Zambia Airways has a board in place, led by former attorney-general Bonaventure Mutale and a chief executive officer, Bruk Endeshaw-Abebe, who was appointed in 2019. Endershaw who was Ethiopian Airlines, sales and services director for the southern region remains on government payroll running an airline that has no planes.

It is understood an initial investment of US$30-million was required to launch the airline under a joint venture agreement where Zambia holds 55%through the Industrial Development Corporation (IDC) and Ethiopian Airways holding the balance of the shares.

The fleet for the new IDC-controlled company called Zambia Airways (2014) Ltd was to be provided by Ethiopian Airlines and leased for $700 000 a month. The figure does not include other expenses such as maintenance and insurance.

In June last year, a well-placed government source told MakanDay that government’s decision to engage Ethiopian Airlines to relaunch the national carrier would cost Zambia US$700 000 a month in aircraft leasing charges.

The government has come under heavy criticism over the decision, with concerns focused on the business plan, which remains a closely guarded secret.

Former employees of Zambia Airways who formed an independent company called Zambian AirWorks believe that the best approach is a public-private partnership anchored in funding from private sources, either local or foreign.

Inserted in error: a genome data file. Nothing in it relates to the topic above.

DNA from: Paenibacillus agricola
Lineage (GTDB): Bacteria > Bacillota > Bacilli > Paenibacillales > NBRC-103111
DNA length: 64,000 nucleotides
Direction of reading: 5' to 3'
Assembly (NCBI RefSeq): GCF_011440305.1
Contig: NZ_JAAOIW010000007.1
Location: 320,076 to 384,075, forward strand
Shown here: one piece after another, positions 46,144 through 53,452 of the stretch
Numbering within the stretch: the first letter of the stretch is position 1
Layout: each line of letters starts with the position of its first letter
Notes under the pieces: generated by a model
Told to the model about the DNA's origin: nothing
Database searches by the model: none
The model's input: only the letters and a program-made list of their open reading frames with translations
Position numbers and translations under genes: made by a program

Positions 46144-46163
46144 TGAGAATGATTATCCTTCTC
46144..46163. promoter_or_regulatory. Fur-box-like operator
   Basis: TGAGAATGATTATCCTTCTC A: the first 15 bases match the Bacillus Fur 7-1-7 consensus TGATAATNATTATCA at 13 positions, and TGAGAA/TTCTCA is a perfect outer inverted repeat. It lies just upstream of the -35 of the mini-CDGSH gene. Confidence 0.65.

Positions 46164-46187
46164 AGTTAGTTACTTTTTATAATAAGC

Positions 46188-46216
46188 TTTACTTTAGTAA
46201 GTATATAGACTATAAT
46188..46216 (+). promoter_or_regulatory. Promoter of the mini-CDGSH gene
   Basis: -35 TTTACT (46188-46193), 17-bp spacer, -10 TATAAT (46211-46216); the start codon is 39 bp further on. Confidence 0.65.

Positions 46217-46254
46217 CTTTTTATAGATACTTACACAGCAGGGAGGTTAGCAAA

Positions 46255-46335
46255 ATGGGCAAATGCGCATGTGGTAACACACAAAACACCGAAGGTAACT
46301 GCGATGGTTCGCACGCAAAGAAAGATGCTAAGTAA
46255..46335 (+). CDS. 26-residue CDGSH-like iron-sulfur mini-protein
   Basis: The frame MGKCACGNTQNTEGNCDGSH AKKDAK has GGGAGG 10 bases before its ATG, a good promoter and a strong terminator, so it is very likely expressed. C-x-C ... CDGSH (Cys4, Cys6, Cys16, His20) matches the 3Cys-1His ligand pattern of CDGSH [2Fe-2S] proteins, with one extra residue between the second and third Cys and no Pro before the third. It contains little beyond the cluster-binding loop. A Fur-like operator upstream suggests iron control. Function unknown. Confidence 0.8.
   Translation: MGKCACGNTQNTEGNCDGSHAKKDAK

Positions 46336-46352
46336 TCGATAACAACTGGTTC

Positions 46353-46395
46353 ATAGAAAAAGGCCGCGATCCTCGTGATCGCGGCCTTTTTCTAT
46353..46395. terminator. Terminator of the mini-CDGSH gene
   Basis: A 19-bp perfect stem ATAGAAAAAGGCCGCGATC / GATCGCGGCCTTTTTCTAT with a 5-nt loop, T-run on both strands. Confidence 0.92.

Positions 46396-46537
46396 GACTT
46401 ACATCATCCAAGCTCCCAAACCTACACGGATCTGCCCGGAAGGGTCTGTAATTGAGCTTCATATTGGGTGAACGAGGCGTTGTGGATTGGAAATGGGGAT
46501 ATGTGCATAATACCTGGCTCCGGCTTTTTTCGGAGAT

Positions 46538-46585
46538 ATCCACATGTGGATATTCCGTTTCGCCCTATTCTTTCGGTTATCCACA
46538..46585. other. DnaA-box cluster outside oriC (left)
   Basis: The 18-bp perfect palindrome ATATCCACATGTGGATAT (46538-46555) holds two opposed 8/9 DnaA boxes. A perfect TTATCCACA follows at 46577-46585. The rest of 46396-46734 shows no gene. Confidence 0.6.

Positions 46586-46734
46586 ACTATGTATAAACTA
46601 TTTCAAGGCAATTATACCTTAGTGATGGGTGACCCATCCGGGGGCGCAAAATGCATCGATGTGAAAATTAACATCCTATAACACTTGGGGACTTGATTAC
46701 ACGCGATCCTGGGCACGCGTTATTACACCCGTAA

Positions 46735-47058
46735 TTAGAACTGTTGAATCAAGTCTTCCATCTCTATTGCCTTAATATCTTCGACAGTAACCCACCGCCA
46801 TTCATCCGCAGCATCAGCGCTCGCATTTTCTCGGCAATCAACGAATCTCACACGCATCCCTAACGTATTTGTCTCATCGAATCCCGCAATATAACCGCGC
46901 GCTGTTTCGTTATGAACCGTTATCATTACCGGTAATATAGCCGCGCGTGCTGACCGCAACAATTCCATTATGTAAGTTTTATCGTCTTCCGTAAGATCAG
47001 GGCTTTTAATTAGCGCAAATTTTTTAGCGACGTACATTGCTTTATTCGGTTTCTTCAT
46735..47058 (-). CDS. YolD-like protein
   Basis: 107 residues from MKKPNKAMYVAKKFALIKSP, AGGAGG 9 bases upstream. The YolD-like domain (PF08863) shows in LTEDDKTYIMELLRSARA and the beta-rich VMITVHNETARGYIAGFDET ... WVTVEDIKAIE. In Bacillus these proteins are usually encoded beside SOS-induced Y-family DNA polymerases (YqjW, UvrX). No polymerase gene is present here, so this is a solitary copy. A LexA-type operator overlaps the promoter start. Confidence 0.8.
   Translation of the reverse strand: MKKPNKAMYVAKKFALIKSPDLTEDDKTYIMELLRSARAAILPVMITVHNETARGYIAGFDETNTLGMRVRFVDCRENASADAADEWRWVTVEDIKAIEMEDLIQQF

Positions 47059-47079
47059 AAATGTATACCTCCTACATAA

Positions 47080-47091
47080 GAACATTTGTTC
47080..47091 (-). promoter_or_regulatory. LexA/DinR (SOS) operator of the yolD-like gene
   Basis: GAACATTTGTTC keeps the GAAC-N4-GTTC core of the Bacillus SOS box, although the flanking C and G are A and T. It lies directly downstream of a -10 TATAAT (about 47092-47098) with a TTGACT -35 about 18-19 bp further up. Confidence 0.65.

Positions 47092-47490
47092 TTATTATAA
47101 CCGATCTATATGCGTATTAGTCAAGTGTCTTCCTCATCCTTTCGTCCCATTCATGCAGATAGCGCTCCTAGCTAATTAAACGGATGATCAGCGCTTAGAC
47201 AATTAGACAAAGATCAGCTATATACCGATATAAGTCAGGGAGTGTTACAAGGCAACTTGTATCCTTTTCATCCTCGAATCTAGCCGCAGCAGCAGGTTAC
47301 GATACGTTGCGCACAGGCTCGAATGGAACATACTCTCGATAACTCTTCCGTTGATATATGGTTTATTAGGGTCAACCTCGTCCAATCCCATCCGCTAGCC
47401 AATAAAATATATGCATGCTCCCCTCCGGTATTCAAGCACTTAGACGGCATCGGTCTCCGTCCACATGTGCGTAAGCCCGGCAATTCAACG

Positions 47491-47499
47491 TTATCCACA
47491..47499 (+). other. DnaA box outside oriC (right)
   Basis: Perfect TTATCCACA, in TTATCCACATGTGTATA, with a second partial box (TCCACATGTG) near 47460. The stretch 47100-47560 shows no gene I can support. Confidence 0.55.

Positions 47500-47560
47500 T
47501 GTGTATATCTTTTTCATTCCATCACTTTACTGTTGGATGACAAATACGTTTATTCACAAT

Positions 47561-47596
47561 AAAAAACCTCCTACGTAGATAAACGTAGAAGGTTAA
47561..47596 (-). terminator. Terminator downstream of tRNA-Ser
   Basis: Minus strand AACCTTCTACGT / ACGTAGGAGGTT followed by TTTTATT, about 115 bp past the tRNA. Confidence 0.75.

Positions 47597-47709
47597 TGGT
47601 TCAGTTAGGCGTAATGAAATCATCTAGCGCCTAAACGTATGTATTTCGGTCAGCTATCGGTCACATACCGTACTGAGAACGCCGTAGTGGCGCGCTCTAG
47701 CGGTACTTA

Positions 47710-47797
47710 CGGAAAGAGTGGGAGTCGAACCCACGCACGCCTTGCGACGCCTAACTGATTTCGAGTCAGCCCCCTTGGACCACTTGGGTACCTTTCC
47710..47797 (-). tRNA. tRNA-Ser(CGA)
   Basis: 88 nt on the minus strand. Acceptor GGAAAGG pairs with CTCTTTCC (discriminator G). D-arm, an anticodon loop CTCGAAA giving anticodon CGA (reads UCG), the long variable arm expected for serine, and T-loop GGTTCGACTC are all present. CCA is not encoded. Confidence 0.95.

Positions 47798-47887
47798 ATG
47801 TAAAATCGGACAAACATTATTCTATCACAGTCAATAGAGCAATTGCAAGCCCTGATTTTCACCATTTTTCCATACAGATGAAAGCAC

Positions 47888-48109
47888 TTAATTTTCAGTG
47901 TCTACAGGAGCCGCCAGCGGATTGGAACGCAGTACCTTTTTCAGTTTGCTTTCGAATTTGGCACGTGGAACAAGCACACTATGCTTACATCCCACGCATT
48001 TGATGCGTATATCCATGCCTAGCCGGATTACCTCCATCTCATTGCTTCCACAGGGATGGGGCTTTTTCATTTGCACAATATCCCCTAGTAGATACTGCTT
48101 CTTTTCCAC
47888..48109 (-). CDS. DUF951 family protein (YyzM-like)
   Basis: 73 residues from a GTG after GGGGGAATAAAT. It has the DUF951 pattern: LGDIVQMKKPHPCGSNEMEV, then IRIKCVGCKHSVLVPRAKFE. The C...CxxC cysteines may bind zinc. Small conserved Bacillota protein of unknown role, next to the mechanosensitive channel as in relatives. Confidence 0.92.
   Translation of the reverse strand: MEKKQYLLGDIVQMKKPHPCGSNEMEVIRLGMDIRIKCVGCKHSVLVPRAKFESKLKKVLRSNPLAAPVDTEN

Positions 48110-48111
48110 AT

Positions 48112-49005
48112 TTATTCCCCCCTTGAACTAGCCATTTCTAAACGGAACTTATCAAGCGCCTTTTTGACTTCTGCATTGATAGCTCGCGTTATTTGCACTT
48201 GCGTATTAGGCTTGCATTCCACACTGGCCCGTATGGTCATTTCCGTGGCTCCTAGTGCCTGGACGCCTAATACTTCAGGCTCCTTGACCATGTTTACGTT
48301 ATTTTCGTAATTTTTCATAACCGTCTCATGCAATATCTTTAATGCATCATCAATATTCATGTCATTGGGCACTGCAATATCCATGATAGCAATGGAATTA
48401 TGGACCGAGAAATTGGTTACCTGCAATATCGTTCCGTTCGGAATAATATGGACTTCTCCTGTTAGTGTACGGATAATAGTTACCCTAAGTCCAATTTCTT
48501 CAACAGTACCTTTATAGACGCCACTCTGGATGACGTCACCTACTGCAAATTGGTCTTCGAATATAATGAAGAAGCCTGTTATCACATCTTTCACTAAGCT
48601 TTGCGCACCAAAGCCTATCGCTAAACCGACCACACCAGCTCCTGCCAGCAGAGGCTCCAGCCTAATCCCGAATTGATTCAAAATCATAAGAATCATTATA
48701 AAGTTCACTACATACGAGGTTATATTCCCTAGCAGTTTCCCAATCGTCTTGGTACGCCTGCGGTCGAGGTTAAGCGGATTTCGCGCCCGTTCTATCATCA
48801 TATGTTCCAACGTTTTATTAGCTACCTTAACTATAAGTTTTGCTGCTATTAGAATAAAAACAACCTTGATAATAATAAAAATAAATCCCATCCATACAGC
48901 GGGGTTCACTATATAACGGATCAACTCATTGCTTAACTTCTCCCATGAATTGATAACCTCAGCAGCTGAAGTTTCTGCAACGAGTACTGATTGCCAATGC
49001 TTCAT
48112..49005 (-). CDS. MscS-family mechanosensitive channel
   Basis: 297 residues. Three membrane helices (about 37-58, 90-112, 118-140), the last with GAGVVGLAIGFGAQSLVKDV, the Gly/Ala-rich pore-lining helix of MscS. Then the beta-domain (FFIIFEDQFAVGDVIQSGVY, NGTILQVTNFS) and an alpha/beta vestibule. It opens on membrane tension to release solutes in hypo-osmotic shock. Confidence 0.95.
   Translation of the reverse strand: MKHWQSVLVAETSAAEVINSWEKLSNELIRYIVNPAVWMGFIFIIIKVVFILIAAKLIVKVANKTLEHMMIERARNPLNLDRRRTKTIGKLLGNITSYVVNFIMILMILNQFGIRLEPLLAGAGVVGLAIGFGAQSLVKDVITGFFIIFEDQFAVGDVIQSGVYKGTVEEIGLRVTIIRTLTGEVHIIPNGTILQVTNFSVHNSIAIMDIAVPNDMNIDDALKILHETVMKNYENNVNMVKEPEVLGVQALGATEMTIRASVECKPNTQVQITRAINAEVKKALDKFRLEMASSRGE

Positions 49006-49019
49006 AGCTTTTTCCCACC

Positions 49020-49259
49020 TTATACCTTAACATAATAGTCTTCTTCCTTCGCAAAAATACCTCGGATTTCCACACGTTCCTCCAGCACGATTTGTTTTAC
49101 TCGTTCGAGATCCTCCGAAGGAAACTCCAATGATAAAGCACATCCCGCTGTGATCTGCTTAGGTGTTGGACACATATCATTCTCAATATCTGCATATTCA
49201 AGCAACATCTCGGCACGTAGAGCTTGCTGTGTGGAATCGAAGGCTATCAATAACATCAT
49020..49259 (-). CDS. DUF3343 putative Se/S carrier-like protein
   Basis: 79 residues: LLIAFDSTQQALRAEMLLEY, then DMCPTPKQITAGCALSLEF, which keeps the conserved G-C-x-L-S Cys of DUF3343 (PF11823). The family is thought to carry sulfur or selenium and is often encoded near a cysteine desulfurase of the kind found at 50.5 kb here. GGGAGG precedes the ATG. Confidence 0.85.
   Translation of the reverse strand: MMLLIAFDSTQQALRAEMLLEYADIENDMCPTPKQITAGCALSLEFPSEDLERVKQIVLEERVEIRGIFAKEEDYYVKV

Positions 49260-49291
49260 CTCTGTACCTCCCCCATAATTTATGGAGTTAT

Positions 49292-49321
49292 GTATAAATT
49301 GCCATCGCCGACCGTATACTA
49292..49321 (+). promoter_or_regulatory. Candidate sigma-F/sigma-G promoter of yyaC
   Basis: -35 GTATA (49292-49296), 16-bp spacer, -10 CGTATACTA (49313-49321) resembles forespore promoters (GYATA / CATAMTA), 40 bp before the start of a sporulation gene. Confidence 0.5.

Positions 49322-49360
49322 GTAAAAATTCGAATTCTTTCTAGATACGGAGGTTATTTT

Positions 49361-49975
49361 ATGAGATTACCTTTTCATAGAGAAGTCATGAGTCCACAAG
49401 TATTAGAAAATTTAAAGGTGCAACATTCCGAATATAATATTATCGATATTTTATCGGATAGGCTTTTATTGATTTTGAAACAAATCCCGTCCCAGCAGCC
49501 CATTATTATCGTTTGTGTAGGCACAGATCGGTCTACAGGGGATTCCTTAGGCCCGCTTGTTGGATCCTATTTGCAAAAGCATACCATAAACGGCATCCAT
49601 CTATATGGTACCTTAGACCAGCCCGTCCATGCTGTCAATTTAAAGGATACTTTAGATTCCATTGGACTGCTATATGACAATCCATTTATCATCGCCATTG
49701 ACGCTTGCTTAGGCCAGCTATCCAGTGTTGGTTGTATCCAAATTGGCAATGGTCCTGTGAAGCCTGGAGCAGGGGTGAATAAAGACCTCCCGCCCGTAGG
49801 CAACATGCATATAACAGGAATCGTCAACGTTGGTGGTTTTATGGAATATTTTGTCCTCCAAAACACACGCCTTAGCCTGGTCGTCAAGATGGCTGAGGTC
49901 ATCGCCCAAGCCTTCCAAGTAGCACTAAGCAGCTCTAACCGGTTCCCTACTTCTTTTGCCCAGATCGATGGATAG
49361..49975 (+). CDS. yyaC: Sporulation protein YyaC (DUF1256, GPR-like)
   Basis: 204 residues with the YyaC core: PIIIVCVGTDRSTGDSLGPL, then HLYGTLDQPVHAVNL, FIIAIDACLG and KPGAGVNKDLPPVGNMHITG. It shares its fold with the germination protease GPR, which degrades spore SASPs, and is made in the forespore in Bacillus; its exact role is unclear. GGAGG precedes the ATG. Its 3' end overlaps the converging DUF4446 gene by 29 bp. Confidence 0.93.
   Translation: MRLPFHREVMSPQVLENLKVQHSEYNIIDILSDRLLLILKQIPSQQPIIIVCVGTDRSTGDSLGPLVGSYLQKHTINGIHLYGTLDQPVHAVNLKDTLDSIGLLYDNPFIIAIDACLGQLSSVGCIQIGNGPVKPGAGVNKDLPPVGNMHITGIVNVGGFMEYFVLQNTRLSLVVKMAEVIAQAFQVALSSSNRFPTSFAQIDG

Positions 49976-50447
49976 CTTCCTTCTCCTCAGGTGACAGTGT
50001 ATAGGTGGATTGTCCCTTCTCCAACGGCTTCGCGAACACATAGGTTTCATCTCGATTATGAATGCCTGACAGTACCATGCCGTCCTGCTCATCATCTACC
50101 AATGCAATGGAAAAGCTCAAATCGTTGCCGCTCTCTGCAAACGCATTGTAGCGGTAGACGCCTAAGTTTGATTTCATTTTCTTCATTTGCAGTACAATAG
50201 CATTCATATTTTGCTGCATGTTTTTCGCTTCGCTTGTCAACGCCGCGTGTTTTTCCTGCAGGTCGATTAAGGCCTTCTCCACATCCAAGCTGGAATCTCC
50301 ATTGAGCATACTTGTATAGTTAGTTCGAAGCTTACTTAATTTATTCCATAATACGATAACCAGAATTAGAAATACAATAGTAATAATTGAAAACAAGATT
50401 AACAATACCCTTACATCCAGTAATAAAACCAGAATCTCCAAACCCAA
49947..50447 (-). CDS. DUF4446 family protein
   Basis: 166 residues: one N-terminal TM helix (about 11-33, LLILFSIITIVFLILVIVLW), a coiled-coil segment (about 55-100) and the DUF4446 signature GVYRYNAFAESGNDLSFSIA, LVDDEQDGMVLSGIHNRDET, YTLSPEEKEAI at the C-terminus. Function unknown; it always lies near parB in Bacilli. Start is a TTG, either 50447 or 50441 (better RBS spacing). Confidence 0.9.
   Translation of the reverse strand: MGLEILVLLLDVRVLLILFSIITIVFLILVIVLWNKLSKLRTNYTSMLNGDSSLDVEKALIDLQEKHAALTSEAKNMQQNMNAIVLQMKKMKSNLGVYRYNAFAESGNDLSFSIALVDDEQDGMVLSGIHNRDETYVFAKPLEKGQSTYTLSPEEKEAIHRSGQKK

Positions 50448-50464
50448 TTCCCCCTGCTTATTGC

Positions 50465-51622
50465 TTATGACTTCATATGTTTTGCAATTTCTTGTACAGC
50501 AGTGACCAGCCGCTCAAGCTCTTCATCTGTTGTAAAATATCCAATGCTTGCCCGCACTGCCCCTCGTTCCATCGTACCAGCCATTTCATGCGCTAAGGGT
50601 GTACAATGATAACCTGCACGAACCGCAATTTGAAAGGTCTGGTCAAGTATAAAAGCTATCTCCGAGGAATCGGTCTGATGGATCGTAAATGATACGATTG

“During the past 30 years, most of the world, including Zambia, has learnt the folly of government-owned airlines,” said Captain Alick Sakala, one of the company’s founders.

Addressing the parliamentary committee on transport in 2018, Sakala said: “We propose a private sector and market-driven airline. The IDC could play a part in sourcing investment either locally or[abroad].”

According to sources within the aviation sector, a much cheaper option was ignored by the previous government. One of the sources said part of an alternative less costly deal and an option to avoid losing the down payment, government can go ahead with the ATR agreement.

“Zambia has both pilots and engineers rated on the ATR,” said one of the former pilots under Zambia Airways. “Why doesn’t the new dawn government do the right thing?”

The airline is the former governing Patriotic Front (PF) party’s flagship project which started in January 2013.

The project first stopped then re-started by late President Michael Sata in 2013 has gone through various challenges. Insiders say, the late President had initially stopped the whole project after learning of shady business dealings involving some of his senior officials.